You can’t blame your genes if you don’t lose weightStaff Writer | September 22, 2016
You might be able to blame your genes for weighing more and increasing your risk of obesity, but you can no longer blame your genes for failing to lose weight.
Study A review of eight studies involving over 9,000 people
However, researchers at Newcastle University, publishing in The BMJ today, report that in a review of eight studies involving over 9,000 people, carrying this gene did not prevent them losing weight.
John Mathers, Professor of Human Nutrition at Newcastle University, who led the study, said: "You can no longer blame your genes. Our study shows that improving your diet and being more physically active will help you lose weight, regardless of your genetic makeup."
Obesity is a major health problem and, in the UK, more than 25% of adults are obese. For some people, carrying the risk variant of the FTO gene can lead to them being heavier and increasing their risk of obesity. The FTO gene has been shown to have the biggest effect in this area.
In a major collaborative systematic review and meta-analysis, the international team used individual data from 9,563 adults who were enrolled in randomised controlled weight loss trials around the world to find out whether carrying the risk version of the FTO gene affects how much weight people lose.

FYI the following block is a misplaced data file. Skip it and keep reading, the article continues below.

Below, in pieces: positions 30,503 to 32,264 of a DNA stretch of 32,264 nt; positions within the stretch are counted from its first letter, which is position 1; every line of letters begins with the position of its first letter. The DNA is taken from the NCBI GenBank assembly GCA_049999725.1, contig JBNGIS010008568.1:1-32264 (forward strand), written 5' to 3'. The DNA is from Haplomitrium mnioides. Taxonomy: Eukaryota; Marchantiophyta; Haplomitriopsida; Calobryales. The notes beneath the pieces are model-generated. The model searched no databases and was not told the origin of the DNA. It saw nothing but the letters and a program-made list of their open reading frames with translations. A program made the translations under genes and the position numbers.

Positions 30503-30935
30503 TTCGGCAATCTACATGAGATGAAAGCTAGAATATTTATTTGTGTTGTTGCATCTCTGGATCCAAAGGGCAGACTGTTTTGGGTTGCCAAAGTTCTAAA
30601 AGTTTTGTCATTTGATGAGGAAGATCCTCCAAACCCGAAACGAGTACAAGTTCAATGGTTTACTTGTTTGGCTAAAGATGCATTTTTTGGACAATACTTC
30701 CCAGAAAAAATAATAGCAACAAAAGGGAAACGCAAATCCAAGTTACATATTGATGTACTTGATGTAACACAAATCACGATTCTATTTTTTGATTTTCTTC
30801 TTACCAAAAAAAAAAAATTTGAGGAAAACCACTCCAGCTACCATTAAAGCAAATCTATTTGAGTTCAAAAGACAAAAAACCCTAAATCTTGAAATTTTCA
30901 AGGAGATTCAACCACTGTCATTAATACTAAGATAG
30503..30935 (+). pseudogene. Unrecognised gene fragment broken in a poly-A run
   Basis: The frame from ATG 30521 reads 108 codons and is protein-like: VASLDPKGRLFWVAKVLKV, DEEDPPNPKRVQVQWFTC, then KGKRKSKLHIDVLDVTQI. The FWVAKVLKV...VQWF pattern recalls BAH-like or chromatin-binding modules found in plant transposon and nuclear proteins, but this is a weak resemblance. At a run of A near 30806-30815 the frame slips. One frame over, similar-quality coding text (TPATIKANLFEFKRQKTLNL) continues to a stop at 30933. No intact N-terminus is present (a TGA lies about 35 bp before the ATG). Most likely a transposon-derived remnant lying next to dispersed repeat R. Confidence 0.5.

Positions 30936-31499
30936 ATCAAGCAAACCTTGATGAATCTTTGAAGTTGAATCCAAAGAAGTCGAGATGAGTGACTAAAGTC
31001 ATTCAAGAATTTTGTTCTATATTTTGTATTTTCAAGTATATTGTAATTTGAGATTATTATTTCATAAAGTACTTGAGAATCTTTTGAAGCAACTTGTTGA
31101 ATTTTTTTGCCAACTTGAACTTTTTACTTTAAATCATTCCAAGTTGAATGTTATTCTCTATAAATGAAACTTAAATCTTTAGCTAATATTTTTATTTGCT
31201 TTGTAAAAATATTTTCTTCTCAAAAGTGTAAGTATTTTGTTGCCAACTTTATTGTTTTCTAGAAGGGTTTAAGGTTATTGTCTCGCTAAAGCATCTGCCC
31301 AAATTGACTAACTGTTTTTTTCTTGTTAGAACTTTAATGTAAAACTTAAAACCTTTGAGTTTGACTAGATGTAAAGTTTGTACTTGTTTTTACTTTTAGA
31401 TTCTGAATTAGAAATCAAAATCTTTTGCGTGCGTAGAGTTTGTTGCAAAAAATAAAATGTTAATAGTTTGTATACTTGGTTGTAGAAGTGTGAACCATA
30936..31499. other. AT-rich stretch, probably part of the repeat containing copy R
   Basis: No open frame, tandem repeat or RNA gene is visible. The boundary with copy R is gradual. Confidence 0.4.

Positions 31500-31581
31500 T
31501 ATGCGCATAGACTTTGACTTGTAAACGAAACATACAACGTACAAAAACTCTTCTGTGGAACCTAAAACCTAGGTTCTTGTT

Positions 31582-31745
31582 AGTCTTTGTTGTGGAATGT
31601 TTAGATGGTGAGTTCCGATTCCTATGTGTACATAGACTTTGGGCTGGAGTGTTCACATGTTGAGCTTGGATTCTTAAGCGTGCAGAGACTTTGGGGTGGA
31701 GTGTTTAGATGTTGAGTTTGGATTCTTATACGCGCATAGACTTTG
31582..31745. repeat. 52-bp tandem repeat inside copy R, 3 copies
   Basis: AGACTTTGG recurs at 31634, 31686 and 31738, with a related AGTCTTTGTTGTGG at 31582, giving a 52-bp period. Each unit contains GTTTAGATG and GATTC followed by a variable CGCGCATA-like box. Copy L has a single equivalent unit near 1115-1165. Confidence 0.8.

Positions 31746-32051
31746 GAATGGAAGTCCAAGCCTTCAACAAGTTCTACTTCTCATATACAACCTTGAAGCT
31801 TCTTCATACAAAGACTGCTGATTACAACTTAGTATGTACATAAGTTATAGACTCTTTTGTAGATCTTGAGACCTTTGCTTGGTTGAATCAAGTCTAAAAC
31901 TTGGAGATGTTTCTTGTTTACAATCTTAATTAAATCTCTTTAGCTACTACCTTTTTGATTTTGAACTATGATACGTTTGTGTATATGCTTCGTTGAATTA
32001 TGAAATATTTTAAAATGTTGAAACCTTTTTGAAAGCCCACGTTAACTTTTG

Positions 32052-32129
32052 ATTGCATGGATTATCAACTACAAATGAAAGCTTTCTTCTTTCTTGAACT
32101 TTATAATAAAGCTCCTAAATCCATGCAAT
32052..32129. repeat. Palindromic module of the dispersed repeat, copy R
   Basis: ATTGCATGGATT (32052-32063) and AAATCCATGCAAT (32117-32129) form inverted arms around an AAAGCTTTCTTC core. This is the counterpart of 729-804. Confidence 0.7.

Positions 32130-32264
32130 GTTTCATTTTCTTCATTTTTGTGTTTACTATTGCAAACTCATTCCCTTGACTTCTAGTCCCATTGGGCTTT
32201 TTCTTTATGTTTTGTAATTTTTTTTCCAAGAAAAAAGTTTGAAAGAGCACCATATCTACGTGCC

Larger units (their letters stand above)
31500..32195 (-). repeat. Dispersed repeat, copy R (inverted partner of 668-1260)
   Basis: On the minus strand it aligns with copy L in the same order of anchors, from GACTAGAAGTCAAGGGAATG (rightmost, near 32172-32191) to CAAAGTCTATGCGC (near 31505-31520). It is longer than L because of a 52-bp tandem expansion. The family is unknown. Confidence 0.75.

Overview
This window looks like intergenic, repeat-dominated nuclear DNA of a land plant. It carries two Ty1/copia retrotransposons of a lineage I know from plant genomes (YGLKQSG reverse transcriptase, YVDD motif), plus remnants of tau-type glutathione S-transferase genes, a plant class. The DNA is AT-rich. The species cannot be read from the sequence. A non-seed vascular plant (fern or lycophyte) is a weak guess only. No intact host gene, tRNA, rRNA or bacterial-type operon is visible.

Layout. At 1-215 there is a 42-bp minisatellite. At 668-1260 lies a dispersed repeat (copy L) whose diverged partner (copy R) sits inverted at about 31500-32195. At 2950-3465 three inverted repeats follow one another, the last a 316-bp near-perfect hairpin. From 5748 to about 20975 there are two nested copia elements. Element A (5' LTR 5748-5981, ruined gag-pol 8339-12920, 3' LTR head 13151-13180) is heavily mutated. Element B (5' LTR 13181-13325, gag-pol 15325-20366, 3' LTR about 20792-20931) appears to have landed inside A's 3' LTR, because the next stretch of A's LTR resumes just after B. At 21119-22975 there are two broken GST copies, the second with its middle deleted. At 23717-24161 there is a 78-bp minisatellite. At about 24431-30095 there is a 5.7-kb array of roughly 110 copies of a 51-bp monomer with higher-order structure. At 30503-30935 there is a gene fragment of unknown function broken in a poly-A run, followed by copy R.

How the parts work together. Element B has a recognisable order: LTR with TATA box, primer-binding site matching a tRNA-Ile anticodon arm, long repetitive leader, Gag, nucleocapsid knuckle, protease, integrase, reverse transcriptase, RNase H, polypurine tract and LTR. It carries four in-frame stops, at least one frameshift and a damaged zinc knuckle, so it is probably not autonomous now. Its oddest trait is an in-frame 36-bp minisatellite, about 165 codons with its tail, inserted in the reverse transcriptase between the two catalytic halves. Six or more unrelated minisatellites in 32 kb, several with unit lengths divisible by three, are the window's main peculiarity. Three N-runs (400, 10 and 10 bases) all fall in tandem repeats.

They found that carrying the risk version of the FTO gene had no effect on weight loss as Professor Mathers explains: "We were excited to find that people with the risk version of FTO respond just as well to weight loss interventions as everyone else.
"This is important news for people trying to lose weight as it means that diet, physical activity or drug-based weight loss plans will work just as well in those who carry the risk version of FTO.
"For public health professionals, it means that the adverse effects of the FTO genotype on weight gain are not an impediment to weight loss interventions."
Importantly, the team found that the response to weight loss interventions for people carrying the risk variant of the FTO gene was similar for men and women, younger and older and people of different ethnicities.
However, most people in the studies were Caucasians with smaller numbers of those from Black/ African American and Hispanic backgrounds.
The team say future research should explore effects of FTO on weight loss in other ethnic groups. In addition, the effects of other obesity-related genes on weight loss remain to be investigated. ■